Wednesday, September 18, 2013

Listening To My Dogs

I've said for a long time that I'd like to speak Barklish.  That's my imaginary language between people and dogs.   

But I've learned that my dogs communicate just fine with me without an actual language.  They talk, sure, but that's mostly barks from them when they want my attention.  And I can interpret those barks to know what they're intending to say. 

For example, my older Cavalier, Lexie, will bark when she wants to go outside.  That often means she wants to go potty, or at least pretend to so I'll give her a treat when we're back in the house.  In case I don't hear Lexie barking, Mystie will come to me and stand up at the side of my desk chair (which is usually where I am, writing) and paw at me to make sure I hear and obey.  Mystie will also do that when she's the one who wants to go outside even if Lexie isn't barking.

Then there are the barks from Lexie that mean she wants me to open our front door so she can go outside on our fenced-in porch and watch the world go by.  And if the dogs are out there, they'll bark in a different, warning tone to let all people and other dogs passing by know that this is their turf and they're protecting it.  Mystie will also bark when she thinks it's time for a squeak-ball game.

Lexie will jump onto the sofa and paw at a pillow.  Sometimes she gets it arranged the way she want, but other times she'll look at me until I try to put it into the right position for her--not always an easy feat.

Their dinner time is usually around 6:00 PM.  That means that both of them, Lexie in particular, will start coming in to my office and circling me or staring at me around 4:30, just to be sure I don't forget.

And during the day, when I go into the kitchen to warm my coffee in the microwave, they always join me because they have me trained to give them a small treat each time I nuke something. 

Do I talk to them?  Sure.  In English, punctuated by gestures.  They'll sit on command.  They'll "hush" if I'm strong enough about it.  I hold conversations with them that they respond to with their own body language, including cocking their heads if they're really interested.  And if I put on shoes, Mystie in particular will start barking because she knows I may be either taking them out or putting out the trash, which is also interesting since she gets to see the front of the house.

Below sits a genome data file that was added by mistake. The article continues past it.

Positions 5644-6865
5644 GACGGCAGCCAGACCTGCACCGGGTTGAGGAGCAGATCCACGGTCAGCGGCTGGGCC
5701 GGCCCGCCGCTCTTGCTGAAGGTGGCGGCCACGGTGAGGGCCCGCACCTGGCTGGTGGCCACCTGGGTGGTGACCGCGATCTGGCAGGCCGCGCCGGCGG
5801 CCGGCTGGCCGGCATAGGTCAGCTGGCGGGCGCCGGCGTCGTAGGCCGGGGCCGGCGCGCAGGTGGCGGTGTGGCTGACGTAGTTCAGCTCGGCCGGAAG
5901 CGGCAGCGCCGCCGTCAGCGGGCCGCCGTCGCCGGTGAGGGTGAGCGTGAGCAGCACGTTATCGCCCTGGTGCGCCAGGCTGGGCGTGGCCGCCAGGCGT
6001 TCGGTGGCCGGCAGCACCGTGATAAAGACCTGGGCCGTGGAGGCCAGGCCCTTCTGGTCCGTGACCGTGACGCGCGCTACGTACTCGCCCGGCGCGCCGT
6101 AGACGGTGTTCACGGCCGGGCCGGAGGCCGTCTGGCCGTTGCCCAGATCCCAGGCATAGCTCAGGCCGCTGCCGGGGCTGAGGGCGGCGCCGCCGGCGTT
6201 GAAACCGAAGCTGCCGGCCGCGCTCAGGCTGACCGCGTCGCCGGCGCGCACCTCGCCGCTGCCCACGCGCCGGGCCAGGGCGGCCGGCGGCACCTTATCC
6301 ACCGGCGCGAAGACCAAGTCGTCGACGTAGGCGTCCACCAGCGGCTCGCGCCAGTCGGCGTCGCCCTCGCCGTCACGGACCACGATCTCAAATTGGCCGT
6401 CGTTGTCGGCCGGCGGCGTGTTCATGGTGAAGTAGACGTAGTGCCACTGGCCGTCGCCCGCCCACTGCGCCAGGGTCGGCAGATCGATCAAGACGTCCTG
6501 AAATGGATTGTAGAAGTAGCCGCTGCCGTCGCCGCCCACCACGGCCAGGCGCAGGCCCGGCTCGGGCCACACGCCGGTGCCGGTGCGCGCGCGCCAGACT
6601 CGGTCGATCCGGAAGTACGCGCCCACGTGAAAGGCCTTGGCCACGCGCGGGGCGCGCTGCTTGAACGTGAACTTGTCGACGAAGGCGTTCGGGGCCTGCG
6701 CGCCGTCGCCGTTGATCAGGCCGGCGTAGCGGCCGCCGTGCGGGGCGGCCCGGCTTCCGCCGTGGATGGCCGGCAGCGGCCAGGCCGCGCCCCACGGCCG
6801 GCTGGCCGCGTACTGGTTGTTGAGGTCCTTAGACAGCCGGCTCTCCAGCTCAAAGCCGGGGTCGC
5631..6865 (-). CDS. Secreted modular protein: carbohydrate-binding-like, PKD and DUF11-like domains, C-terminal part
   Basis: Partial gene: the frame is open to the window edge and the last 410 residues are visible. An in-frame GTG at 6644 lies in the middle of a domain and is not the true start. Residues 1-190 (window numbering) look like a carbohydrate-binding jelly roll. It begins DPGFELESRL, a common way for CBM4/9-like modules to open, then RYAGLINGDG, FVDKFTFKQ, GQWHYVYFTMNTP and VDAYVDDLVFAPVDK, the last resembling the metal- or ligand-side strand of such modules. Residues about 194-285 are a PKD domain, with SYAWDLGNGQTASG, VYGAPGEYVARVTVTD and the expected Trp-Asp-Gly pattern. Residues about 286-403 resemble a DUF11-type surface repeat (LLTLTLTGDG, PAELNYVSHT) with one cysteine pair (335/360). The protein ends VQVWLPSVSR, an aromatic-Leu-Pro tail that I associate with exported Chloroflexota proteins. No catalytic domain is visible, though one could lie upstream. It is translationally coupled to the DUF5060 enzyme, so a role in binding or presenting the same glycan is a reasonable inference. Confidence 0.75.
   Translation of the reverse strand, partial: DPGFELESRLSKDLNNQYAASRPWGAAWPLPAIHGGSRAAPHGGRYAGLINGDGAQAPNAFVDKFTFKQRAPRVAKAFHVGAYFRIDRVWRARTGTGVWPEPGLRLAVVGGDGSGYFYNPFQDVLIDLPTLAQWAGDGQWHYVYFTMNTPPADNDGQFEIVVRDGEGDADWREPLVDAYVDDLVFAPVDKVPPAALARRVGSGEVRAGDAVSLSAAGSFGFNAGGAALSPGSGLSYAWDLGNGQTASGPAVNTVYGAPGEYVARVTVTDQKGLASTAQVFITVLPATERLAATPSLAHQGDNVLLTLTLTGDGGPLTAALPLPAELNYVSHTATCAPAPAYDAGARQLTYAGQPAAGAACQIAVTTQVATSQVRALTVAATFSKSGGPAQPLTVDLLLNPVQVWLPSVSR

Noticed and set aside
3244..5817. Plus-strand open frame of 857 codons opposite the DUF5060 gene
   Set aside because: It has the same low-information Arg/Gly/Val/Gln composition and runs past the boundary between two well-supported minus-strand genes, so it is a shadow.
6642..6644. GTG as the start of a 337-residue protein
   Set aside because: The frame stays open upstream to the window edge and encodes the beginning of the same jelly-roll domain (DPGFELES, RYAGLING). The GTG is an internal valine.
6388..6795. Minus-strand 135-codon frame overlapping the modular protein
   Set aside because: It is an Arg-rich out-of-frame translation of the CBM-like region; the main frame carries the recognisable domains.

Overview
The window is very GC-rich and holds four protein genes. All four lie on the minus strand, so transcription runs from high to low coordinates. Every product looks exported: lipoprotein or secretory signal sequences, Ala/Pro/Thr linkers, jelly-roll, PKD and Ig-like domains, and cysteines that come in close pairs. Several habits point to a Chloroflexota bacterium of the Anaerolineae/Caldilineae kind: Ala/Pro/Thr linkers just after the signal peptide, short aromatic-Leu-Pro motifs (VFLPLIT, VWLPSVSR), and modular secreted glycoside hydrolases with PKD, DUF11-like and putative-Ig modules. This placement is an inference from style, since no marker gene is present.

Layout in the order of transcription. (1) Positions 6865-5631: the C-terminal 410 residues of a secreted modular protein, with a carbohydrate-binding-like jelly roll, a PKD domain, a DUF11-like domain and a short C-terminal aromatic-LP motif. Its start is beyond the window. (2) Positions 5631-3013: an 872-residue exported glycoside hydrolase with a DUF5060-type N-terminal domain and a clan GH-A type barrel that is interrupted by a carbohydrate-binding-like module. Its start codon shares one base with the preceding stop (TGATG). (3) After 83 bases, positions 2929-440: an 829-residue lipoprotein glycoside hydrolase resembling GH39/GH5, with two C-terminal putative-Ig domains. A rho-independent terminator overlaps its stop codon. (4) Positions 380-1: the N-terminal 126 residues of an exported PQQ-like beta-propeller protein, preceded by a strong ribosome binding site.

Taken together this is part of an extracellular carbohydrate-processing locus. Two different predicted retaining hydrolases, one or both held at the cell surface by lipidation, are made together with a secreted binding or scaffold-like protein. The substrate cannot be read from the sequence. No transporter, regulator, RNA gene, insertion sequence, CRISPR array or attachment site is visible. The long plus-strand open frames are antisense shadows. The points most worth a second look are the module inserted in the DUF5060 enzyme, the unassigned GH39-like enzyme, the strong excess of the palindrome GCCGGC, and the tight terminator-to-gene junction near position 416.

My husband just returned from a trip yesterday.  I'd joined him in Chicago for a long weekend to visit family, then came home before he did.  Mystie in particular has separation anxiety, and when she sees a suitcase she'll refuse to come into the kitchen, which is where we often enclose the pups when we're out of the house.  Or, she'll try to follow me into the garage to tell me she wants to come along, wherever I'm driving.  While Fred was away, this behavior was even more common.  And Lexie, who considers herself Alpha over me but Beta to Fred, was even more insistent about hanging around me and getting onto my lap to exchange attention for snuggles and chin-kisses. 

As I write this, they're both sleeping near me.  But as soon as I stand up they'll be wide awake and demanding something. 

Which will be a good time for me to kneel and hug them.

How about you--how do you communicate with your pets?


Betty Hechtman said...

I talk to my cats and surprisingly they seem to listen. We let them out in the backyard with supervision and when it's time to go in, at least one of them actually listens and goes inside on his own.

Linda O. Johnston said...

I'm not surprised that your cats seem to listen, Betty. Cats are intelligent. They may prefer doing things their own way, but if you tell them to do something that's in their best interests then their heeding what you say makes sense.

Monica Ferris said...

You're right, Linda. Cats haven't sold their souls to humans like dogs have, God bless them. But cats do hear and understand. I can identify at least four kinds of "meow" one of my cats makes. He sometimes wanders through the apartment at night crying in a harsh existential voice - I don't know why. When his tummy hurts and he's going to throw up, his cry is a low monotone, giving me enough warning to move him to a hard-surface floor. When he's gotten himself outside and the cat door through the screen hangs up so he can't get back in, his cry is soft and pleading. And when he wants me to turn the water on just a trickle so he can lap it up, he speaks in a kind of persuasive chuckle.

Linda O. Johnston said...

Your cat definitely communicates with you, Monica. It sounds as if you've taken instructions well and know what he's saying--at least most of the time!